THE Socialist party in Majorca has revealed that its policy will be to provide increasingly individualised social services, tailor-made to suit the beneficiary, and to promote retirement at an age appropriate to the profession.

Jaume Garau, Social Welfare director on the Council of Majorca was relating his vision for the future yesterday at an Autumn Conference attended by Majorcan Socialists in Palma.

Garau's claims were backed up by the presence of three regional government ministers - Jaume Carbonera, Housing; Bartomeu Llinas, Education; and Vicenç Thomas, Health and Consumer Affairs.

More than ever before - in times of such economic hardship - urged Garau, social policy should be designed to provide solutions to people's individual needs. “It's unjust to say to someone who works in the port who has been handling a crane all his professional life that he can't retire until he's 70,” said Garau. “On the other hand,” he furthered, “it's not right to say to people who have administration jobs and who are in perfectly good health that they can't work until they're 70-years-old if they want to.” The Social Welfare Director drove home the point that it is “these people” who are contributing to Social Services and enabling the government to provide for the needs of future generations. “We've got to guarantee that future,” Garau emphasised.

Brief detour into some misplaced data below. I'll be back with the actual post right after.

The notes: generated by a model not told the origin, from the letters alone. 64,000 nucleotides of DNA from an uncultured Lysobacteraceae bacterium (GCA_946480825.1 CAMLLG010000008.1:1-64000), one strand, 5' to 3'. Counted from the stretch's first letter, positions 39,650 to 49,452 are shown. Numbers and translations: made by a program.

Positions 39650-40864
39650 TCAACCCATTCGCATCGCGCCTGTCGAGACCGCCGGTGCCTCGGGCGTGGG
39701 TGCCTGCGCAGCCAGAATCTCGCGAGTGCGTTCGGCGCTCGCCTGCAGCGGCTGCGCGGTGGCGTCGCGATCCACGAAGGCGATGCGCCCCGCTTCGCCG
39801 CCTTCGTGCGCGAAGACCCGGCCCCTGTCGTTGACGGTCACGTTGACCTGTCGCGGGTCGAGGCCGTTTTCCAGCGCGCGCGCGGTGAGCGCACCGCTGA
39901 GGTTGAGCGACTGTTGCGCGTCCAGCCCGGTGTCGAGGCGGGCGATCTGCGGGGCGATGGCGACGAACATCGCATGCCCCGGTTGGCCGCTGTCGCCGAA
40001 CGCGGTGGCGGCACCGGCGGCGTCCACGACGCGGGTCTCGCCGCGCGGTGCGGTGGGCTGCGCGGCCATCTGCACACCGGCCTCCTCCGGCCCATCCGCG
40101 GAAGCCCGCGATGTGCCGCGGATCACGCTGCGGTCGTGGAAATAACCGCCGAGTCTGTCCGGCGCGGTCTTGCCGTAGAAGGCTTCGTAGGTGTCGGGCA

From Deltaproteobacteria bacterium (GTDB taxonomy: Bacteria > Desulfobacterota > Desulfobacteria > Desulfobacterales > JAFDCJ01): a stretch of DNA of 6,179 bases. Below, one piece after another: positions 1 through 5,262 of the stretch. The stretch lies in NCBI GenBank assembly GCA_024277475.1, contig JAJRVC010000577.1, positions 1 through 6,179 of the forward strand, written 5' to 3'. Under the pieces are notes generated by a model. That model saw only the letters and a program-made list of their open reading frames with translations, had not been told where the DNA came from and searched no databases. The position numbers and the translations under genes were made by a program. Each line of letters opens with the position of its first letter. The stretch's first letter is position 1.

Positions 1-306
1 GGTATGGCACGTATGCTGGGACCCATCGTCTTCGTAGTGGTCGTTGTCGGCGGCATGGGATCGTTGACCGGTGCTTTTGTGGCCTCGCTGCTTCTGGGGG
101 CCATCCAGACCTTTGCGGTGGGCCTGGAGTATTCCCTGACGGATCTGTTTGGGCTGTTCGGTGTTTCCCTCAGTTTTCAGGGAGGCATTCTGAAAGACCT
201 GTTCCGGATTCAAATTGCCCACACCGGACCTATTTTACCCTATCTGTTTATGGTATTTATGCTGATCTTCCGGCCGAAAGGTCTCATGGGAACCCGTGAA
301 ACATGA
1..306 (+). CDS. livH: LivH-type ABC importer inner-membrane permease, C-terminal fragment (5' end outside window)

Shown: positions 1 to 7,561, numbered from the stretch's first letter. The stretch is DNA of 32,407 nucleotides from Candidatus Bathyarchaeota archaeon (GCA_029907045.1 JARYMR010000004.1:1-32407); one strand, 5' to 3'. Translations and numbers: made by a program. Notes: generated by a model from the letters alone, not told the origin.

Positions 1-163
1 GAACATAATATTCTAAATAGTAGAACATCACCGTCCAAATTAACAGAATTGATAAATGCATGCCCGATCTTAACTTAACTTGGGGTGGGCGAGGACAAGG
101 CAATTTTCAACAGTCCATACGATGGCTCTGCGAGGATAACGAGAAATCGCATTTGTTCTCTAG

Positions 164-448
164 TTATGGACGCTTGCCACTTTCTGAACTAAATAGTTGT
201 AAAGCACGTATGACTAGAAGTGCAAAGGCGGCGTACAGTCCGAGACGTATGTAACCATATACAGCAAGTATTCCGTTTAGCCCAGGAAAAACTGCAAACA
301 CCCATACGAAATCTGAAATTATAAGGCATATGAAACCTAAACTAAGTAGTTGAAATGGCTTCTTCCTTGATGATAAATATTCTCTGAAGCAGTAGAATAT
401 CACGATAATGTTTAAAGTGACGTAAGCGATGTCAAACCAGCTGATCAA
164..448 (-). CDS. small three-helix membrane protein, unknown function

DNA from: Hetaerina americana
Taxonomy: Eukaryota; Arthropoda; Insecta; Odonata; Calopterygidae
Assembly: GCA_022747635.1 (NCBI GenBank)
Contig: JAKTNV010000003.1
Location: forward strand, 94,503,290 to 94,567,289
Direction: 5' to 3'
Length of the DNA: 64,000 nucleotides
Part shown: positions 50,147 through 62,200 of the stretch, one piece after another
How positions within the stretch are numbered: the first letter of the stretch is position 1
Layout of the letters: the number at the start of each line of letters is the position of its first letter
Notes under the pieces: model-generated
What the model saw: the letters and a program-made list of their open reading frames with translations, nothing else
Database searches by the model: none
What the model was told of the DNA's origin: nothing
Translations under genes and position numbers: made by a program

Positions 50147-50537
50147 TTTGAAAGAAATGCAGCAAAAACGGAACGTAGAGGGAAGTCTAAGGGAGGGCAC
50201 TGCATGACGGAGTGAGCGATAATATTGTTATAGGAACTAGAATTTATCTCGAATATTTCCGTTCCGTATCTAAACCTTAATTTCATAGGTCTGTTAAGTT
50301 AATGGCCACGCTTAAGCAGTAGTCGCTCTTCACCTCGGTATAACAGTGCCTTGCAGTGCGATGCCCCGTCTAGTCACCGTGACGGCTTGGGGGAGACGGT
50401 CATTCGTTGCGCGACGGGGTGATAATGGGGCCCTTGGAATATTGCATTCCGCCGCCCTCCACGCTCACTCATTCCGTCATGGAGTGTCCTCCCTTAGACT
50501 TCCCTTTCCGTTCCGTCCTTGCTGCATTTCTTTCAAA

The issue in the spotlight at yesterday's second day of the Autumn Conference was whether or not Spain is in fact able to pay for a Welfare State - the unemployed, the infirm, and those in their infancy. Garau claimed that it is feasible for the country to support this sector of society if policies adapt to present-day realities: an increasingly aging population which continues to demand specialised help from government institutions.


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